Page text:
One of the advantages of attending a liberal arts college is the opportunity to take on interdisciplinary approaches on a variety of issues in different subjects. The Humanities Fellows Program provides this type of experience to sophomores at the University of Richmond. 

The Fellows program initially began in 2015; however, Dr. Abigail Cheever, Director of the Humanities Fellows Program and Associate Professor of English and Film Studies, said during the last few years, the program’s format has become more solidified and intentional with its goals for the students.

“[The program] is a real chance to develop the humanities students, to create an interdisciplinary community and to help them see the ways in which these fields of study can speak to the contemporary world,” said Cheever. “You’re not just reading Emily Dickinson when you’re an English major, or you’re not just alone in a library going through an archive when you’re a history major. There are ways in which these kinds of fields and approaches have direct real-world applications.”

The program consists of a seminar course in the spring semester of the students’ sophomore year, followed by a summer of research during which students develop their chosen project that they will each present at the A&S Student Symposium the following spring. 

Every two to three years, the director, consulting faculty, and the Humanities in Arts & Sciences Advisory Board choose a new theme for the Fellows program. This year’s theme is “Human Migration,” and is meant to explore how the movement of different groups of people around the world shapes culture and affects the migrating groups. 

The seminar is constructed around this theme and the class spends a designated amount of time looking at the subject through a different humanities lens, such as history, English, or art. While students are in the seminar, they are encouraged to begin thinking about their upcoming projects. With a class of ten students from eight different departments, Cheever said she looks forward to the projects her students will create as “they are a curious and diverse bunch and they are bringing a wide range of interests.”

For instance, sophomore Maky Espinoza plans to work on a project that explores the cross cultural interactions between Ancient Egypt and Rome around the first century at the time when Rome conquered Egypt. Espinoza is majoring in Art History and minoring in Archaeology and Anthropology and will explore the dramatic shifts in visual culture through academic articles and visual analysis.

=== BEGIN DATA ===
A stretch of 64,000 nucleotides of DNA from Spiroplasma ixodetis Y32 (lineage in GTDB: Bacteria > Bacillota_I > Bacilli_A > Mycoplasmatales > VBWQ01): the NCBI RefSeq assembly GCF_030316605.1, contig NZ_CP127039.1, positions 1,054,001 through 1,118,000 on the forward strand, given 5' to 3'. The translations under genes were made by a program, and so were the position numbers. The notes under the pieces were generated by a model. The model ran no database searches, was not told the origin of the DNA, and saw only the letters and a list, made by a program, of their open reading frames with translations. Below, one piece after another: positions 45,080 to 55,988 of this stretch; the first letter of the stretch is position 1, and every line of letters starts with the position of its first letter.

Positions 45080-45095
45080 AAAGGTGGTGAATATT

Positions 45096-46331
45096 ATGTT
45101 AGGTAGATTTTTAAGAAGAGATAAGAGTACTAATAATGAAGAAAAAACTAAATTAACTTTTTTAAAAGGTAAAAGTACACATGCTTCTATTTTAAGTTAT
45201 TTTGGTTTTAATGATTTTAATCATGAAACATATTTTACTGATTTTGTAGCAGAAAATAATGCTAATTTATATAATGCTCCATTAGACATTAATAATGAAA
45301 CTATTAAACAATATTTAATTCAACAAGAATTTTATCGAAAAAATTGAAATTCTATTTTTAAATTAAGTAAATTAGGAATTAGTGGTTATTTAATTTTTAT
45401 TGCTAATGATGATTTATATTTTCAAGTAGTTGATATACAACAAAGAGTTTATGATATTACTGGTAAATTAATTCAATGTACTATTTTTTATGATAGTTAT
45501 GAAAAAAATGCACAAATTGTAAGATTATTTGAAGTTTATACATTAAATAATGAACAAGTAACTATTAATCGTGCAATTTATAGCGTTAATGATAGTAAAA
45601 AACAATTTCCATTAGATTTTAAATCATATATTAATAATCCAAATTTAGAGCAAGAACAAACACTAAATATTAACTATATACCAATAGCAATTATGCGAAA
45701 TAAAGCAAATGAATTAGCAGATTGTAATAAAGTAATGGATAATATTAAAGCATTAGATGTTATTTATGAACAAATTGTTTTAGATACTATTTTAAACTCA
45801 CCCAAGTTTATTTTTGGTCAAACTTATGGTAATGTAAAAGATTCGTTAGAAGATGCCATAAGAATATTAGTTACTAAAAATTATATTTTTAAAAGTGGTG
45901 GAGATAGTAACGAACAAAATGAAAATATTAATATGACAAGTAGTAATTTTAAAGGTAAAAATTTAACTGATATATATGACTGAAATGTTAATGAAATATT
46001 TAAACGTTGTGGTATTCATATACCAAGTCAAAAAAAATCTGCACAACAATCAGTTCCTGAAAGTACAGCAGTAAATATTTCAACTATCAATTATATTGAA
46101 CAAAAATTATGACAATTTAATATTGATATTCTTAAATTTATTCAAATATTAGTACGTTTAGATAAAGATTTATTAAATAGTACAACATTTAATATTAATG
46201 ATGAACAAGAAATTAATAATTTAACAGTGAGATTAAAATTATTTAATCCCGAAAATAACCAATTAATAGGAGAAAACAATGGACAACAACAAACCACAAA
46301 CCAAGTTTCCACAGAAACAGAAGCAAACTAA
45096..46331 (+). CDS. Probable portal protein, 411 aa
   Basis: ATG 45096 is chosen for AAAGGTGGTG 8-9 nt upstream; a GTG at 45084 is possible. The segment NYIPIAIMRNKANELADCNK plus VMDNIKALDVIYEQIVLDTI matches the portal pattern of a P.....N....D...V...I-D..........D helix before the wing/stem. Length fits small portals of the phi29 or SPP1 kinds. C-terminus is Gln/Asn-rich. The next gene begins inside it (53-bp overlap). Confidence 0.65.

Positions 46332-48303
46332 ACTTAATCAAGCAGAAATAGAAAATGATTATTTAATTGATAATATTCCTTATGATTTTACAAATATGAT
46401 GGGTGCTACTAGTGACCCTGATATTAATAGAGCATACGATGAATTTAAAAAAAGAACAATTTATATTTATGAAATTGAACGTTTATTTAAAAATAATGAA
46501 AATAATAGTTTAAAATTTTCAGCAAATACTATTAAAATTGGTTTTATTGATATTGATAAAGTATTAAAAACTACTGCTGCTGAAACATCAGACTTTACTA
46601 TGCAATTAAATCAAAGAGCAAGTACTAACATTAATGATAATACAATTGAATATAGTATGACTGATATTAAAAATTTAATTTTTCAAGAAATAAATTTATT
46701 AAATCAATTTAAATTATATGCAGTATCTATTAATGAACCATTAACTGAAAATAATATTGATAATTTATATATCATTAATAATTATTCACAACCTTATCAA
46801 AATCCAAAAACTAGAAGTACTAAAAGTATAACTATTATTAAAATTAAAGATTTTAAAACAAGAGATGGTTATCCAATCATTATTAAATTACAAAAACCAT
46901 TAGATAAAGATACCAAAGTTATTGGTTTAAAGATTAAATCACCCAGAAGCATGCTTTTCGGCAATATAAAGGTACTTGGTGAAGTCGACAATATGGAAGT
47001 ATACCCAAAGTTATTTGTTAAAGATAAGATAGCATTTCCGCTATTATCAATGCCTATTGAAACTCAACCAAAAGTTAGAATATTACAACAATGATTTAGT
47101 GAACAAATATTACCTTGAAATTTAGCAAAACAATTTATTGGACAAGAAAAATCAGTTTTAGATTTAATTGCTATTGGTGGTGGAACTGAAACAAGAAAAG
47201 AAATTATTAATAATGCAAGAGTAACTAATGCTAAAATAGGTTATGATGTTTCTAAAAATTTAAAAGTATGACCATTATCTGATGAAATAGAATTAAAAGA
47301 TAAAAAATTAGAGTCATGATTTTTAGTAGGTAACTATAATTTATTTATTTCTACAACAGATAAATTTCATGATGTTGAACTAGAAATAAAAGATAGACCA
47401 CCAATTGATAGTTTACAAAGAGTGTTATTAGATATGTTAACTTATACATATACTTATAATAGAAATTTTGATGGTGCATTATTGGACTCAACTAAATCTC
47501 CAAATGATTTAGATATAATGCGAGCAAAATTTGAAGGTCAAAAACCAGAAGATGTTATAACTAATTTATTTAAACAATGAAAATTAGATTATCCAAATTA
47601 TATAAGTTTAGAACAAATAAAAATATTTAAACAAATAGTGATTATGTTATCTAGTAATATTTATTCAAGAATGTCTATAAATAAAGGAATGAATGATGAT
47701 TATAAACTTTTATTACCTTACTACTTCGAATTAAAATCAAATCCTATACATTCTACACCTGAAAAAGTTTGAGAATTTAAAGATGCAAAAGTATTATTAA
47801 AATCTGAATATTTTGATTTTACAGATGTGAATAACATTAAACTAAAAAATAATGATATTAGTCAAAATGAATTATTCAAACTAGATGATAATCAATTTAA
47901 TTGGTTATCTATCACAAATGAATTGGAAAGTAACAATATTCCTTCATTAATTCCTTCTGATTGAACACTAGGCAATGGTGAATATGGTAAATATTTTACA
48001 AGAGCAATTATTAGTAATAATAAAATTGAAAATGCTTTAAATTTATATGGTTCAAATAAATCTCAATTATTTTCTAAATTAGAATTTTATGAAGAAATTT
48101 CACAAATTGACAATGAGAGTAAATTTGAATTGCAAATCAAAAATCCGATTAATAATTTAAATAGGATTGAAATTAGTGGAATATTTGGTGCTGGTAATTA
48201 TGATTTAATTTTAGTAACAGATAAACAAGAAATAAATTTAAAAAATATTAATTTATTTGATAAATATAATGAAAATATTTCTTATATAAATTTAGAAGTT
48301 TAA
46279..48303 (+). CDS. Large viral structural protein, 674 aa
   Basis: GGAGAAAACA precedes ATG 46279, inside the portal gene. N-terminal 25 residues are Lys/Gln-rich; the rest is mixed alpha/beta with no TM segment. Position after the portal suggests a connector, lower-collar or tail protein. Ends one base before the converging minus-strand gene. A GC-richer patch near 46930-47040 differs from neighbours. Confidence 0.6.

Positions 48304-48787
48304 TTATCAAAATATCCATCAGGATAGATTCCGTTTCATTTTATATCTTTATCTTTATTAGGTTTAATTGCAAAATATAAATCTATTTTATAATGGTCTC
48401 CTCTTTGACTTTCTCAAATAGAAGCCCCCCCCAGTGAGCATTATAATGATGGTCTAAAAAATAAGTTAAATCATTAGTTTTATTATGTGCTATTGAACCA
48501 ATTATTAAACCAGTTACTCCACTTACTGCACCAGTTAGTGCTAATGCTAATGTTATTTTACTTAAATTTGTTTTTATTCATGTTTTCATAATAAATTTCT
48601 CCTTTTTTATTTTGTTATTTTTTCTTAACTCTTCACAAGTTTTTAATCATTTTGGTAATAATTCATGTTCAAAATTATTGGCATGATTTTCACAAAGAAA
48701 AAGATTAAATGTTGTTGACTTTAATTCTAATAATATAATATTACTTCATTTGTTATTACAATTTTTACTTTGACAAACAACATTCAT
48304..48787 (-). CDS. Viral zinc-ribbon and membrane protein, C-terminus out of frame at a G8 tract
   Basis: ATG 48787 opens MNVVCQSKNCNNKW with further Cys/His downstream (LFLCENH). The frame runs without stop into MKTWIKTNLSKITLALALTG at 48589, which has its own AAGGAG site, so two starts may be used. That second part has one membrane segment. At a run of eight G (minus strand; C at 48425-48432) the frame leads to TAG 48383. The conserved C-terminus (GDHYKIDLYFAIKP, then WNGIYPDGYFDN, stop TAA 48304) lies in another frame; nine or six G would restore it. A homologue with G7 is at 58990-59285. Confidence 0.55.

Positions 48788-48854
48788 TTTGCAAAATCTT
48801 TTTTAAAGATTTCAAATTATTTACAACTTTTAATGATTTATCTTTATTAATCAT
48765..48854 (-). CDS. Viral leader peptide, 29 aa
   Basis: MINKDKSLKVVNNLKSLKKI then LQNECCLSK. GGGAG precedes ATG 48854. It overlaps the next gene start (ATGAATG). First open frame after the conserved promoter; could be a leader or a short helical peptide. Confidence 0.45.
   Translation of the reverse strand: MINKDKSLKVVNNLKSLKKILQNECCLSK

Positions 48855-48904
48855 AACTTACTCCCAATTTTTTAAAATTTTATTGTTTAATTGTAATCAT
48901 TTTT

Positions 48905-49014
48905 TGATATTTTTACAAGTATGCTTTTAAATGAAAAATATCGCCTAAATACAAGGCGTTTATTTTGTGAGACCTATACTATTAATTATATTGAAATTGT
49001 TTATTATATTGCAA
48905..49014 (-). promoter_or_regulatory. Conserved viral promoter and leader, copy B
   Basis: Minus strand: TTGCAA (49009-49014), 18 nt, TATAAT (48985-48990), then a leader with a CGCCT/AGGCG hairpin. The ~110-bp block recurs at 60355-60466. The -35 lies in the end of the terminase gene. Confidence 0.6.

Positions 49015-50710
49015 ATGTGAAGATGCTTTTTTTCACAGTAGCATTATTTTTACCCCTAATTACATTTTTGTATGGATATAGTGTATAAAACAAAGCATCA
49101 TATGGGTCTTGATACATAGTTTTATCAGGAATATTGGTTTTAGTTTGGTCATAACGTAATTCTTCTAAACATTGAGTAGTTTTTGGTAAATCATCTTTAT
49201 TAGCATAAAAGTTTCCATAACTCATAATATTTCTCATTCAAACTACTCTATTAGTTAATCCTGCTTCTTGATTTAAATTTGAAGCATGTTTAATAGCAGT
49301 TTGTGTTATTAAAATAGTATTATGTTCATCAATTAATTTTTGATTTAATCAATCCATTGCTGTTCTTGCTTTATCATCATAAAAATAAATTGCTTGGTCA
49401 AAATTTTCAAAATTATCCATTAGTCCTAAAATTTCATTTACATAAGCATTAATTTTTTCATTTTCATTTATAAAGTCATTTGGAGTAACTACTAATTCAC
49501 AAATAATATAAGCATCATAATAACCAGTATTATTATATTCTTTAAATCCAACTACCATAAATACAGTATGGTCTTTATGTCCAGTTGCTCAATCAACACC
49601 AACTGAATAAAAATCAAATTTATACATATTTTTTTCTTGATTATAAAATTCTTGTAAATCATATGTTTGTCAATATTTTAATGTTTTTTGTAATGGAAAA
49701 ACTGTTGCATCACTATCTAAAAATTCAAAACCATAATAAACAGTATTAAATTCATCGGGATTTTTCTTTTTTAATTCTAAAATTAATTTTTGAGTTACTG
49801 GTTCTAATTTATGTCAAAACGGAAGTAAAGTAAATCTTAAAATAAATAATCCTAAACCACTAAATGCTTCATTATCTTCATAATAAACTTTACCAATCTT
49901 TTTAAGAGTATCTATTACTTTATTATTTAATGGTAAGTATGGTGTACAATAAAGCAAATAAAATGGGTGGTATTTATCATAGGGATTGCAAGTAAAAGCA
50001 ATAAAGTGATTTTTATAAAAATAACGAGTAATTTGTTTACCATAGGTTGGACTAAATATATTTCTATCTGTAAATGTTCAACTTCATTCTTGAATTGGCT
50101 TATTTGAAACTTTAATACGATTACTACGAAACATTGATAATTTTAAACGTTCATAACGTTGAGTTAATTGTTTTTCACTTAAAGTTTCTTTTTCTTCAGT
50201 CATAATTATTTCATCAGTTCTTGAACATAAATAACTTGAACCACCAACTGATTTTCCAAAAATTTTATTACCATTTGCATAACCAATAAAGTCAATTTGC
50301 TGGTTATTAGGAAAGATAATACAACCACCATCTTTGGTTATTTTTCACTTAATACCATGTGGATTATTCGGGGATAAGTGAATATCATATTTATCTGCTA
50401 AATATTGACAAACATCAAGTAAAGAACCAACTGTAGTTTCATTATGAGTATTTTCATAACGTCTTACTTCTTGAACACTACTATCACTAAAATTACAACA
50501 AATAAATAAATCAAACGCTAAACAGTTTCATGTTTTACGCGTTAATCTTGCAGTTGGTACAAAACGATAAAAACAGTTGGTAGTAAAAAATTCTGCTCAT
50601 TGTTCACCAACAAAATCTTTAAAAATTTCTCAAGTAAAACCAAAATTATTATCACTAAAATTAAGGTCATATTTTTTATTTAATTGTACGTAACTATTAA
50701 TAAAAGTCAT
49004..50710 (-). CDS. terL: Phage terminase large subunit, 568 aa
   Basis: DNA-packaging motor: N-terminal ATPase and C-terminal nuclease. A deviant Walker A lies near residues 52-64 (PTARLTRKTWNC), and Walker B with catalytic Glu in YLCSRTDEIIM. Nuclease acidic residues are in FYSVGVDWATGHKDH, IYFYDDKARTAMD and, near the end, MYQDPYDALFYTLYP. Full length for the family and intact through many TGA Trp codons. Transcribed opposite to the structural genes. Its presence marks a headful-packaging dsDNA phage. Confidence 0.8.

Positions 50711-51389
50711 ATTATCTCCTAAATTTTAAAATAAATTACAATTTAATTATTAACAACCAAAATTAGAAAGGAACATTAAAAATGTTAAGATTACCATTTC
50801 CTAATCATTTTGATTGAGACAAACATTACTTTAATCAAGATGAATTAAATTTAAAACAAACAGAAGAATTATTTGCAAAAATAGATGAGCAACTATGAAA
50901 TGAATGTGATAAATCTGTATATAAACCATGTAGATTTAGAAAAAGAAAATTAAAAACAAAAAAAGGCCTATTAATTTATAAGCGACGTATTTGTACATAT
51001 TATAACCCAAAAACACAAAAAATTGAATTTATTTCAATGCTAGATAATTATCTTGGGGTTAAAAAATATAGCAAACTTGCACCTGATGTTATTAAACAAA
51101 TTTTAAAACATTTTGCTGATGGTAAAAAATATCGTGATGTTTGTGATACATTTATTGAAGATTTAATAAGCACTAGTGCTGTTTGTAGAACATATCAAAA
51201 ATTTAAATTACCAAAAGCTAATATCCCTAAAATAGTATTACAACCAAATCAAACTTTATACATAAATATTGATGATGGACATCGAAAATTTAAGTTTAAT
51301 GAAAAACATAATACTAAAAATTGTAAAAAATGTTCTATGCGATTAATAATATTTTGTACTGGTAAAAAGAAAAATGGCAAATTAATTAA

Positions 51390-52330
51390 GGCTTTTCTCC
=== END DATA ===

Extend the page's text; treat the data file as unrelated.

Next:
Sophomore Johanna Lupica said she is conducting research as a part of a book project with Dr. Thad Williamson in the Jepson School of Leadership that will address issues of urban gentrification and socioeconomic disparity within the city of Richmond. As a Richmond native, Lupica has a strong connection to the city and what it has to offer and hopes to continue to explore possible solutions to these prevalent issues.

Some students came into the program knowing exactly what they hoped to study as they were intrigued by the theme of migration.

Sophomore Josh Higdon said he applied for the Humanities Fellows Program because he wanted to explore the topic of human migration further and plans on conducting an oral history project investigating LGBTQ+ migrations in the Greater Richmond area.

“I wanted to use my project as a way to lift up their voices and be able to share their stories,” Higdon said. “I want to bring the stories of LGBTQ+ people in Richmond into the conversation of human migration, no matter how this may look.”

Through this program, students are able to draw on their skills to create a project that combines their newfound knowledge of the subject, their individual interests, and their preferred field of study whether it is art, dance, literature, or another humanities discipline. 

Students will continue to carry their projects with them through their junior year when they present at the A&S Student Symposium. Some students, like junior Emmie Poth-Nebel, can even have the opportunity to present their research at other conferences.

Poth-Nebel’s project discusses the ancient Mediterranean Evil Eye bead trade and she will present her research at the National Undergraduate Humanities Research Symposium at Johns Hopkins University.

Not only is the program important for students to develop independent research skills, Cheever said this program is also crucial in fostering relationships within the humanities at UR.

“I think that for a long time, the disciplines were seen as very discreet and very clearly bound,” Cheever said. “The disciplines as siloed areas of inquiry is an artificial idea so the universities that are willing to experiment with interdisciplinarity, are willing to engage in methodologies and apply materials from another field, seems to me, are on the cutting edge of what other people are thinking about. And they provide those students with a much clearer and subtle, more complex way of thinking about the world.”

The Humanities Fellows Program will begin accepting applications again in the fall semester of the 2020-2021 academic year. To learn more about the program, visit here.